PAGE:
At vero eos et accusamus et iusto odio dignissimos ducimus qui blanditiis praesentium voluptatum deleniti atque corrupti quos dolores et quas molestias excepturi sint occaecati cupiditate non provident, similique sunt in culpa qui officia deserunt mollitia animi, id est laborum et dolorum fuga. Et harum quidem rerum facilis est et expedita distinctio. Nam libero tempore, cum soluta nobis est eligendi optio cumque nihil impedit quo minus id quod maxime placeat facere possimus, omnis voluptas assumenda est, omnis dolor repellendus. Itaque earum rerum hic tenetur a sapiente delectus, ut aut reiciendis voluptatibus maiores alias consequatur aut perferendis doloribus asperiores repellat.
I have - it's not a magic bullet & for Chinese specifically I think it's harder for beginners to start with. If you have used RS for other languages & like the format, then *maybe* for Chinese also but I think it's more effective after you have a decent understanding of the language. Couple 3rd party reviews: (disc: I run studymorechinese, no affiliation with other sites) http://studymorechinese.com/page/chinese-rosetta-stone-review http://www.tomschinablog.com/rosetta-stone-mandarin-chinese-independent-review/ Tom's blog disagrees with some points I note above so you'll want to compare. I know some people like RS but many are disappointed once they realize how much effort it takes to learn. Personally, and much cheaper, I like http://chinesepod.com/ a lot for learning (goes great with coffee) because so much of Chinese is listening/speaking & they have entertaining content. Skritter & RememberIT's Chinese flashcards both seem decent / popular for characters - I haven't used though. MIT, BBC, youtube and lots of other free resources available also but usually less structured learning. Good luck.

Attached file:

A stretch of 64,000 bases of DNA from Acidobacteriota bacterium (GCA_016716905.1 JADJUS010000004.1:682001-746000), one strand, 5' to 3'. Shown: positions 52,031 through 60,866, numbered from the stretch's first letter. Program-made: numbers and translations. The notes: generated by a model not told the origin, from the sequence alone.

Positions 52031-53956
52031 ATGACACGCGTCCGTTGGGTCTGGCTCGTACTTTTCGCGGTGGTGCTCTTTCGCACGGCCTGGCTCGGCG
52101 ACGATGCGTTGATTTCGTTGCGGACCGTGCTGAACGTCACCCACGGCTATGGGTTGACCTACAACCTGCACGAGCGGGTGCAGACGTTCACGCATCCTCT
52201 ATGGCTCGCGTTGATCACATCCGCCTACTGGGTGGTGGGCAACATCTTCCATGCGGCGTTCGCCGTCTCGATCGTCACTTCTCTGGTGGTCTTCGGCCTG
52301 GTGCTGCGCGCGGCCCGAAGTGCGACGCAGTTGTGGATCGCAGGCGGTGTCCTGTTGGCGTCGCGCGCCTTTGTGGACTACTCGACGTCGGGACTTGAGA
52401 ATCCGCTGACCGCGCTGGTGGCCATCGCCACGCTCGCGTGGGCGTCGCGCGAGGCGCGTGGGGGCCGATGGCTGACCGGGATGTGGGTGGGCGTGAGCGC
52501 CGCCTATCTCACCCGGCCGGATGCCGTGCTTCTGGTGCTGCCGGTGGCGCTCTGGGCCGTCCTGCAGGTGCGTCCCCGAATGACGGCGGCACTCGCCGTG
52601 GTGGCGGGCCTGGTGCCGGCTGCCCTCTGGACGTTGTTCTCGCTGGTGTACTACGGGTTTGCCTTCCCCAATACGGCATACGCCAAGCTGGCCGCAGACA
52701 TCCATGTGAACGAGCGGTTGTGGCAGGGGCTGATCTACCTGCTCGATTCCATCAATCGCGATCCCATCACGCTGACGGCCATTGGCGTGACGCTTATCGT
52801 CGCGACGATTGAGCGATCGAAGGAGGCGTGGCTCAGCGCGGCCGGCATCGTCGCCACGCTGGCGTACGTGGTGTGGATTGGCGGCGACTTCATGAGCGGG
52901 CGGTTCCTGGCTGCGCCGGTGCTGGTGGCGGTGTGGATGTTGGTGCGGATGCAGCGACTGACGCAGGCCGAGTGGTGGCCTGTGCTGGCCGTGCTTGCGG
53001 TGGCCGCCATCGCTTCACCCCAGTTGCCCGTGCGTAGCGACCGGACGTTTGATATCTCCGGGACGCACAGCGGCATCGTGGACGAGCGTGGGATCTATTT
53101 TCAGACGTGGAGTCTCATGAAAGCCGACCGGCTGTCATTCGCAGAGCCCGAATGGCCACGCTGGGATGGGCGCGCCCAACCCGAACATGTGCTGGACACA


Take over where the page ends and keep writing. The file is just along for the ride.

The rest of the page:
Thanks, studymorechinese, for all your tips! I will check out the chinesepod and your site. I haven't tried RS but see all the ads. Are you fluent or a native Chinese speaker?
No problem, I wish I was that good - I started about 10 months ago. I did RS to start (had a "borrowed" copy) but wasn't really working. Enrolled in a formal class & subscribed Chinesepod after arriving in Shanghai. Use cpod daily, although sometimes while playing video games at the same time so hard to call it real studying. But that's what I need, something I have no excuse to skip. I started the website as a different way to practice - if I had a site to keep up to date it meant that I had to keep studying otherwise the site would fall apart. Having it helps with commitment, which is one of the hardest things for me.
Thanks for sharing. If you're in Shanghai, then you'll have plenty of practice to become more fluent. I studied Mandarin in college, used it in Taiwan, and then have not used much while back in the U.S. Good luck with your class---is that in a college or private class with other folks from U.S./UK ? How's your reading and writing?
I agree with studymorechinese, except I would go further and say that Rosetta Stone is a complete waste of time; Chinesepod is worlds better. I used RS before I came to China for a month and learned almost nothing. Started using Chinesepod after being in China for about two months and learned a ton. Now been living and studying here for two years, and I still use Chinesepod every day; speaking is no longer a problem and I am working on buffing up my reading and writing so that I can handle reading the paper without looking up the characters every five words.
Rosetta Stone is completely useless for any non-European language, because at least with conjugations you can discern grammatical rules and you don't have to brute force learning characters. Chinesepod is infinitely better.
It was pretty amazing for me to learn. I think it's different for everyone because everyone has different learning types, but I learned the language within about a year or so. Highly recommend it if your a quick learner.
I have personally used it, for Mandarin, Tagalog, and Japanese and Rosetta Stone is not a very good language learning tool at all. It doesn't provide explanations, grammar information, or translations: it's picking and guessing based on pictures. There are several studies that prove that it is not a good language learning tool as it claims, and based on my experience, I agree.